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Charles C. Price Photograph Collection


Held at: Science History Institute Archives [Contact Us]315 Chestnut Street, Philadelphia, PA 19106

This is a finding aid. It is a description of archival material held at the Science History Institute Archives. Unless otherwise noted, the materials described below are physically available in their reading room, and not digitally available through the web.

Overview and metadata sections

Charles Coale Price III was born in Passaic, New Jersey on July 13, 1913. At age six, Charles had his right hand blown away by an exploding box of dynamite caps. He received a B.A. in chemistry from Swarthmore College in 1934 and his Ph.D. from Harvard in 1936. His first faculty appointment was at the University of Illinois where he also did post graduate work under Roger Adams. In 1946, Price went to Notre Dame University where he taught and completed research for 8 years, becoming chair of the department of chemistry. While at Notre Dame, he convened the first conference on Organic Reaction Mechanisms in 1948. He accepted a position at the University of Pennsylvania in 1953, where he also taught and held the chemistry department chair position. During his tenure at Penn, he did research on polymers and helped to rebuild the department. Price was raised a Quaker and advocated nuclear disarmament and the creation of a global governing body for the purpose of world peace. He was the President of the American World Federalists (1958) and later chairman of the Federation for American Scientists and the Council for a Livable World. His involvement with these groups led Price to run for Senate (1950) and the House of Representatives (1952) in Indiana, but neither bid proved successful. He was the recipient of the ACS award in Pure Chemistry in 1946, the ACS award for Creative Invention (1974) and the ACS Parson award in 1973. Other achievements include receiving more than twenty patents and fourteen honorary degrees. Price was the founding board chair of the Center for the History of Chemistry (CHOC) which would later become the Chemical Heritage Foundation. While at Swarthmore, Price met his wife Mary Elma White and they married in 1936. They had four daughters and one son. White died in 1982 and Price married Anne Parker Gill in 1984. Charles C. Price died on February 11, 2001, at his home in Haverford, PA.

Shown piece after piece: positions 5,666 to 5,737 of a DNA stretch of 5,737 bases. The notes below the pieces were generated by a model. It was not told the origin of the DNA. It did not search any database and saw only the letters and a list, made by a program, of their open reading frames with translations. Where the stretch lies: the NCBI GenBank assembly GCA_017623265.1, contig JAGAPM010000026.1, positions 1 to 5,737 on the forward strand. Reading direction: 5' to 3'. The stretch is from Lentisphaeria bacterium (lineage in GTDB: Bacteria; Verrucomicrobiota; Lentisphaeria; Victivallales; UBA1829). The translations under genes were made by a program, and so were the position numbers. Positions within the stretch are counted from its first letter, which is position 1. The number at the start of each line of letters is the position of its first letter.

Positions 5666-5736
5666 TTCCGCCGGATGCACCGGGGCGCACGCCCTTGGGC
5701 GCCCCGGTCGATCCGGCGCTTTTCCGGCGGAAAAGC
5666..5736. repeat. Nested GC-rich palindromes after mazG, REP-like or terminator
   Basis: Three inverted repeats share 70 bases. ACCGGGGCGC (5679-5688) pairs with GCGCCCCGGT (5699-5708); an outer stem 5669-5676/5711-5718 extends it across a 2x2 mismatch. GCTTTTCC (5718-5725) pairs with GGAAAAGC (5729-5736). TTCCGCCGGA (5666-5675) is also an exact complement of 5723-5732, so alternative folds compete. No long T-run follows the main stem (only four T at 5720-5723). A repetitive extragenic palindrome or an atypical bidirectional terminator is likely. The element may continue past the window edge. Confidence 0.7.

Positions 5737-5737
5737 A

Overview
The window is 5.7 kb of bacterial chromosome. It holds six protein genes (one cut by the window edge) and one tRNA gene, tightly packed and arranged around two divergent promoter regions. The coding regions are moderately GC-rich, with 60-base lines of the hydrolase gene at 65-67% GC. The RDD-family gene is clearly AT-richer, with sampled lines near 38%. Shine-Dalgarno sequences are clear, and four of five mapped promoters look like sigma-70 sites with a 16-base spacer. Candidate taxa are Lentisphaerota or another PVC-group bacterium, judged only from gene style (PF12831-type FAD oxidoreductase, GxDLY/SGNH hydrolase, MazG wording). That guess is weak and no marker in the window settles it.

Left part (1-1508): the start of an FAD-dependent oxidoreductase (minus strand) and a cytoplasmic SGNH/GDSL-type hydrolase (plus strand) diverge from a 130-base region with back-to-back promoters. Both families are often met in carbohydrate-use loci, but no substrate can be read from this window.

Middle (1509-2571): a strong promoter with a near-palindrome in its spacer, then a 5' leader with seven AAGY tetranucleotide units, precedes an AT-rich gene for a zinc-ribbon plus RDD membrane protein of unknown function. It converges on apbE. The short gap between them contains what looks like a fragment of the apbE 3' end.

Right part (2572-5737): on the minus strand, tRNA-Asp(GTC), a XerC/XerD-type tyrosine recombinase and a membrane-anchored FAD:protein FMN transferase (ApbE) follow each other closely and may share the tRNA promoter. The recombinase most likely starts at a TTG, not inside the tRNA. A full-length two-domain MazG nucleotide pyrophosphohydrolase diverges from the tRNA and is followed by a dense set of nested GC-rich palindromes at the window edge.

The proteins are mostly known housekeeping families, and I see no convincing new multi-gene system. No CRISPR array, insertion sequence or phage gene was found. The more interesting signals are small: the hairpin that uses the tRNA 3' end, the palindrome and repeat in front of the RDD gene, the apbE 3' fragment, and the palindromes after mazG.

For a more detailed inventory, please view this record in our online library catalog:

This collection consists of black and white and color photographs that span the career and personal life of Charles C. Price. Images include Price in the chemistry lab, teaching in the classroom, as well as portraits, group shots from conferences, award ceremonies and his travels. The collection also contains portraits (and some autographs) of prominent scientists such as Carl Marvel, Alexander Todd, Vladimir Prelog, and Melvin Calvin. Photographs from the period in 1962 when he taught as a Fulbright Professor at the Universities of Osaka and Kyoto are also included. Most portraits and other images are positioned in a way to obscure the fact that Price was missing his hand. The collection provides a snapshot of Price's career as a professor and researcher as well of his many citations, colleagues and organizational relationships.

Gift of Charles C. Price and Mrs. Anne Gill PRice, 1991 and 2001.

Science History Institute Archives
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Finding aid created by Lisa Kruczek and encoded into EAD by Melanie Grear.
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Access Restrictions

There are no access restricitons on the materials for research purposes and the collection is open to the public.

Use Restrictions

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